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13 replies to this topic
Posted January 23 2013 - 09:52 PM
Can anyone list some movies that have strict compliance to movie recording levels especially the LFE part? Some movies, e.g. Taken-1 has exeggerated LFE and I don't think it conforms to the loudness standards. The gunshots, though, sound great but are unreal. One more thing.....0dBFS means 105dB SPL on the speakers, but what about the same for LFE, which is already 10dB hotter?? Going by the book, the processor should clip any signal that's greater than 105dB SPL. If so, how does clipping kick in??? I am asking this coz um using BFD to tame the sub response and I am not too sure how it handles LFE that is already 10dB (115dB) hot when mains are playing at peak reference level (105dB)? Does BFD adjust itself for the bass frequencies and let the signal go unclipped till 115dB SPL or (120dB SPL including the redirected summed up bass from all the channels)?? I hope I've clearly stated what I need to clarify. Any thoughts on this??
Posted January 24 2013 - 02:53 AM
The gunshots, though, sound great but are unreal.All movie gun shots are unreal. There's very little bass in a real shot. http://s3.photobucke...nt=100_2776.flv
Does BFD adjust itself for the bass frequencies and let the signal go unclipped till 115dB SPL or (120dB SPL including the redirected summed up bass from all the channels)??Don't think of the BFD in terms of in-room SPL. The box has no idea how loud your room is. It just passes an electrical signal and adjusts it based on the filters you set. I wouldn't worry unless your BFD's level meter is getting into the yellow or red area. Mine barely moves past the first green bar.
Posted January 24 2013 - 04:22 AM
My answer is extremely unscientific as I don't have waterfall plots to back this up - but Battle: LA has some incredibly realistic bass that doesn't run too hot.
Posted January 24 2013 - 04:52 AM
My answer is extremely unscientific as I don't have waterfall plots to back this up - butThe last time I was there during an alien invasion, I said to myself "This sounds just like a movie I watched." Seriously, that movie does have some realistic sounding M4 / ACR rifle sounds.Battle: LA has some incredibly realistic bassthat doesn't run too hot.
Posted January 24 2013 - 09:09 AM
I wouldn't worry unless your BFD's level meter is getting into the yellow or red area. Mine barely moves past the first green bar.Hi Robert, if you are getting only the first green bar lit on BFD then you are at -40dBFS (65dB SPL). I assume, then, u must be dialing your ep2500 way way way up to get upto 115dB on LFE when your mains are hitting the full scale reference peaks of 105dB. Can you pls tell as to where your subwoofer trim level is on the avr??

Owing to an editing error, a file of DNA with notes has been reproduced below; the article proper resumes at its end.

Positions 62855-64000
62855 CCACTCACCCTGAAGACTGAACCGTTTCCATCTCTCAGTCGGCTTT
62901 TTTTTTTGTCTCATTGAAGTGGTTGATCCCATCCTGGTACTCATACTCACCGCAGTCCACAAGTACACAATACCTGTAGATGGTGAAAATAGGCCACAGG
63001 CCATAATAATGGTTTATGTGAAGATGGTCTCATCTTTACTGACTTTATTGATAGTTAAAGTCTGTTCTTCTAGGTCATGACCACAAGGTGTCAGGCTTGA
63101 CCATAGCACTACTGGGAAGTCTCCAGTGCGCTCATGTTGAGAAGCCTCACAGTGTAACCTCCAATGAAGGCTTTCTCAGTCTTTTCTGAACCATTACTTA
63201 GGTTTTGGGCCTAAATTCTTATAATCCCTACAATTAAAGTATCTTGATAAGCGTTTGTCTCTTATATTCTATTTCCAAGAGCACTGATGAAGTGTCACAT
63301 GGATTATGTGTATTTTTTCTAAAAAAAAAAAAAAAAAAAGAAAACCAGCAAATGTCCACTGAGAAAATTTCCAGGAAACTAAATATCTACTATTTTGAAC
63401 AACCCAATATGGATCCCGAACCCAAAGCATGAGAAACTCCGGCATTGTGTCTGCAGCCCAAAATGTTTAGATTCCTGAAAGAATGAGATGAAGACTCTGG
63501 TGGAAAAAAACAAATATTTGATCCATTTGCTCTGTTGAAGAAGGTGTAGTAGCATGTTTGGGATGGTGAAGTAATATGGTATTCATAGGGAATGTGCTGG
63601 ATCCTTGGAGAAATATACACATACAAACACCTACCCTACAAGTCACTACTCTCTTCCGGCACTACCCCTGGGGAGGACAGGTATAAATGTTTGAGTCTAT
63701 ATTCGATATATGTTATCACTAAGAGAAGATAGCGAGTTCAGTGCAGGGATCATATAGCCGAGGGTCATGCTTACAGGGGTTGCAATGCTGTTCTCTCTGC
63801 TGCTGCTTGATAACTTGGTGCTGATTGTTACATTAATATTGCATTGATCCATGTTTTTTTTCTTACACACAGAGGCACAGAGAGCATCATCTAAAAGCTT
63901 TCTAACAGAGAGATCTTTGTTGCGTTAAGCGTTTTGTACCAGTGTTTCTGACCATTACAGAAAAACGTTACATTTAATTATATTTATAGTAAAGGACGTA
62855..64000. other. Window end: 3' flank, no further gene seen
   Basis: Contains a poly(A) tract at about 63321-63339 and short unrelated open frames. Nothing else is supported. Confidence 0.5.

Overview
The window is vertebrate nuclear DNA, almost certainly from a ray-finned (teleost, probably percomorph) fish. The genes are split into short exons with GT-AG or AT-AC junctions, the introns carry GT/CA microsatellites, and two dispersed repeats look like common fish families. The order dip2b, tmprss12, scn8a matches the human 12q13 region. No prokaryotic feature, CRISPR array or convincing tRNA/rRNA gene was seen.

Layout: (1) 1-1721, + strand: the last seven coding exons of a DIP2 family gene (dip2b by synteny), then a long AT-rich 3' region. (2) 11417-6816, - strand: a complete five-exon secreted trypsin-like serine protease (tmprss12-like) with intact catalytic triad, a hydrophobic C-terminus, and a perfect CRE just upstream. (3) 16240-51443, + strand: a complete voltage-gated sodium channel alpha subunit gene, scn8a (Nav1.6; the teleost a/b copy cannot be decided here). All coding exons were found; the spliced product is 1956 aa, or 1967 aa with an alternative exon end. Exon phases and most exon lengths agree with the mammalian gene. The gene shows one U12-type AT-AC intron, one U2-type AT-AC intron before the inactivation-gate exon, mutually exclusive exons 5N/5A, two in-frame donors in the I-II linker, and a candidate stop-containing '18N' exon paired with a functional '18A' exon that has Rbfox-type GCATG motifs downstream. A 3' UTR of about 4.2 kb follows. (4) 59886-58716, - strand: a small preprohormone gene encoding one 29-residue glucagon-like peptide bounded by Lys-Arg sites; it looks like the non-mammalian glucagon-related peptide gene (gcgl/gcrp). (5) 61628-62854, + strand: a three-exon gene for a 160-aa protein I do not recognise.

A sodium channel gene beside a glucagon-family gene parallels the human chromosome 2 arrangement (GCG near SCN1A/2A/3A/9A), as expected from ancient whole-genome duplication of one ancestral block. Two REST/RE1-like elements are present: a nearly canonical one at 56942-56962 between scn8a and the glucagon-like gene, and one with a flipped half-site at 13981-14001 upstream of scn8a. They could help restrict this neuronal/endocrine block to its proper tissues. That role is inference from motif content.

Posted January 24 2013 - 10:10 AM
I haven't checked in years but I think the AVR is set at +3 and the EP-2500 is 2 detents from all the way up.
Posted January 24 2013 - 05:00 PM
its odd coz mine is at -3 and FL and FR are at 00 on avr. I manage to hard-hit the clipping lights on BFD at reference volume on some movies e.g. first car explosion scene in Killer Elite. What are your mains (FR/FL) set at on the level trims?
Posted January 25 2013 - 12:54 AM
I'll see if I can find some time to connect a monitor to the receiver and see my settings. I may have to go back and revisit Battle: LA and see if I can push the BFD into the warning area.
Posted January 25 2013 - 01:44 AM
I just wana check the relative trim levels of mains wrt sub. Pls send this info whenever you can. thanx
Posted January 25 2013 - 07:24 PM
My answer is extremely unscientific as I don't have waterfall plots to back this up - but Battle: LA has some incredibly realistic bass that doesn't run too hot.Just watched different scenes from Battle LA. You r right, it has some of the best and most realistic LFE mix in it. Um running dual stacked subs that dig only till 22hz. The business area in this movie is mostly below 30Hz and a lot many times i think it plummets way below 20Hz. I guess I'd have to fire up my iNuke 6000 dsp and add my third DIY sub that goes till 16Hz. One odd thing though.....The last scene when the alien ship lifts off the ground, there is a tremendous subsonic impact. But there is not even half the same when the last missile hits it and blows it up. I was expecting bigger and stronger shockwaves. I think that should have been the other way around. Overall one of the best and most realistic war LFEs mixed in any movie.
Posted January 28 2013 - 04:09 PM
Can somebody answer as to how BFD handles LFE signal. 0dBFS is 105dB peak, but that is for the mains. How does BFD handle LFE signal that is 115dB when speakers are playing Peaks at 105dB? Going by the book, it should clip anything hotter than 105dB max. But actually it should not or it will nagate the whole purpose of seperate 10dB hotter LFE mix. Need clarification.
Posted January 29 2013 - 01:12 AM
Clipping has nothing to do with the digital level (dBFS) as far as the BDF is concerned. You're sending the BFD an analog signal which is essentially voltage and current. As long as the level meter on your BFD isn't stuck in the red all the time, you're in good shape. Here's an excerpt from the BFD Guide referencing setting levels: